COMFORT (FOOD) AND JOY
’Tis the season – to need a no-fuss supper for friends and family. We ask a few top-notch chefs to give us a hand in the kitchen
IT TOOK A TRIP to Paris to turn Toronto-based chef Cory Vitiello on to the joys and wonders of a perfectly cooked chicken. Those memories linger, and last year the head of culinary development at the Cactus Club and formerly of the award-winning the Harbord Room and the Drake Hotel opened a chain of rotisserie chicken counters in the city called Flock Rotisserie + Greens. Using quality free-range chickens sourced from small farms in Ontario – and raised free of hormones – he cooks whole birds rotisserie-style and serves them up in a variety of ways, from sandwiches and soups to whole birds with classic sides like roast potatoes and green salads.
“When a chicken comes off the rotisserie or out of a good oven, it’s my all-time favourite meal,” he says. “It’s visually appealing, for one, and nothing gets me salivating like a perfectly roasted chicken.” A cooked chicken, be it take-out or cooked at home, is an infinitely versatile base for a meal, Vitiello adds. He likes a 2-1/2 pound bird – just the right amount of meat and perfect size for roasting – rubbed with a dry mixture of herbs and spices and left for 24 hours to cure. Then, one hour in the oven followed by 10 minutes rest … et voila! The perfect chicken.
“You don’t want to get in the way of this dish. Pay as much respect as you can to the ingredients. Don’t overwork it. Let it speak for itself.” Here, three of Vitiello’s favourite ways to transform a cooked bird into a delicious meal.
1 CASUAL: A CHICKEN AND SALAD LUNCH
“For a quick, healthy, beautiful lunch, take the meat off the leg and thigh bones and break it into quarters. Use a paring knife to make an incision in the leg and slip off the meat. Make a small cut along the breastbone and pull the meat away with the skin intact. Lay the pieces on a platter with a lightly dressed green salad [for a classic Tarragon Vinaigrette, go to www.everything zoomer.com/recipe-tarragon-vinai grette]. It’s a beautiful light lunch for two to four people.” Bonus: Make a stock using the bones and carcass.
2 WEEKDAY DINNER: CHICKEN AND ROAST VEGETABLES
“In advance, start roasting a pan of unpeeled rustic fall root vegetables with some smashed garlic, rosemary, thyme, olive oil and salt. The chicken comes home, cut it into quarters and serve it on top of the vegetables straight from the oven. Put your money into organic [produce]: get nice, skin-on vegetables, like baby beets, carrots, turnip, that sort of thing. A whole roasted chicken on top … that’s ready-made for Gourmet magazine!”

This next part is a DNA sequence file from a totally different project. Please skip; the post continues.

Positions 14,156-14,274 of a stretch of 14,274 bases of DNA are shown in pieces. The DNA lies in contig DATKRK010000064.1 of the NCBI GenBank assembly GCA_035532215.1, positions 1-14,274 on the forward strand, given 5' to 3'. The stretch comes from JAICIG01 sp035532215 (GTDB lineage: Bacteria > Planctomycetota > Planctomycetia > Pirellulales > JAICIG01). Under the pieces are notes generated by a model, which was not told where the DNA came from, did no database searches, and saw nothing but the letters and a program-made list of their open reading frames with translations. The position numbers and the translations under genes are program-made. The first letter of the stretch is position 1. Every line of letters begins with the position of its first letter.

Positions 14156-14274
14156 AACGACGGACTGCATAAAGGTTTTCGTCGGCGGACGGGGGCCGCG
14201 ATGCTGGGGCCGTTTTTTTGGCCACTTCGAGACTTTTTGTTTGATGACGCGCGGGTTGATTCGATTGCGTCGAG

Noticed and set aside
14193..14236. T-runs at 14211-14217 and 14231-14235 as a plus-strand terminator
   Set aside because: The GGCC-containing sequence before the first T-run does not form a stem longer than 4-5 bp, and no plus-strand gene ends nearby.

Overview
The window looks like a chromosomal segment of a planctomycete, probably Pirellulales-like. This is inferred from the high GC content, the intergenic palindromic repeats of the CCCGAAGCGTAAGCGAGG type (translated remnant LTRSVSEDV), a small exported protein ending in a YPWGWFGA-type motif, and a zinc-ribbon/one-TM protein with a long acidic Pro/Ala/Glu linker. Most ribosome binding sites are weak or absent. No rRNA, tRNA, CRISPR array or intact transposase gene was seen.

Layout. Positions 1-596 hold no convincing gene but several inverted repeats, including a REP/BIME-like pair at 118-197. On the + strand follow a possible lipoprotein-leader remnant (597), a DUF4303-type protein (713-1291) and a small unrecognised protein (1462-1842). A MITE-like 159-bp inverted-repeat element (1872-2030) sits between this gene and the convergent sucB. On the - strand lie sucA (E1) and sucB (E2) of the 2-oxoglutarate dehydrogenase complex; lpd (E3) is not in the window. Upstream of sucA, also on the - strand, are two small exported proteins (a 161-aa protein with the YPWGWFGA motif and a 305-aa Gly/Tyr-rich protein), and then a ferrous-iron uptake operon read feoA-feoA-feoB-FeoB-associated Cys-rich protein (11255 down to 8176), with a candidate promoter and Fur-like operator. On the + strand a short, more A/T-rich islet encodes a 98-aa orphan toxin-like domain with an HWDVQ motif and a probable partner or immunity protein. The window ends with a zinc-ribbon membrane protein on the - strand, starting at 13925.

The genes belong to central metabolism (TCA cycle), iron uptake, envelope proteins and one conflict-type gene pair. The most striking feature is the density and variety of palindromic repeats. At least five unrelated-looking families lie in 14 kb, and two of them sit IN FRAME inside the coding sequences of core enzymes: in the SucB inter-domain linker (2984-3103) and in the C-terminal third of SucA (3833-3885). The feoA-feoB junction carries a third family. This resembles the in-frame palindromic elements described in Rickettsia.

3 ENTERTAINING: QUICK ONE-POT MOROCCAN VEGETABLE STEW WITH PULLED ROTISSERIE CHICKEN
“This is one of my go-to meals at home. It’s dead easy to prep. You cook and present it in one pot. It’s great for using leftovers. Especially in colder months, this dish is
warm and satisfying and just gets better after a day or two in the refrigerator.
This is not an exact recipe per se, just a template that opens itself up to endless possibilities. Use what you have on hand and put your own spin on the dish. It’s rustic and ad hoc in nature. Don’t get caught up in specifics.”
Prep time: 20 minutes Cook time: 30 minutes Diced onion Minced garlic clove Canned tomatoes, diced with juice Diced carrot Chopped kale Cauliflower florets Smoked paprika Ground cumin Ground fennel seed Ground turmeric Cayenne pepper Bay leaf Canned chickpeas Cooked lentils Chicken or vegetable broth Pulled rotisserie chicken Salt
Garnish (optional): Dried currants Greek yogurt Harissa Fresh cilantro leaves
Use your common sense on quantities, depending on how many people you’re feeding. Go easy on the spices at first. Allow the flavours to cook out and then readjust, adding a little more as your own taste desires. You’ll be surprised at how forgiving this recipe is. Season your dish with salt little by little along the way to bring all of the flavours together. It’s also a great exercise to build your own palate and learn to cook without recipes. Make a couple mistakes along the way and adjust. No big deal.
In a heavy-bottomed pot over medium heat with a little olive, add onion and garlic. Cook, stirring occasionally, for 5 minutes or until they are transparent. Add tomatoes, carrots, kale, cauliflower and spices. Cook 5 minutes longer. Add chickpeas, lentils and broth to cover. Cover and simmer for 15 minutes. Check the spice and seasoning, adjust and then add the pulled chicken to the pot just to warm through. Garnish and serve straight from the pot.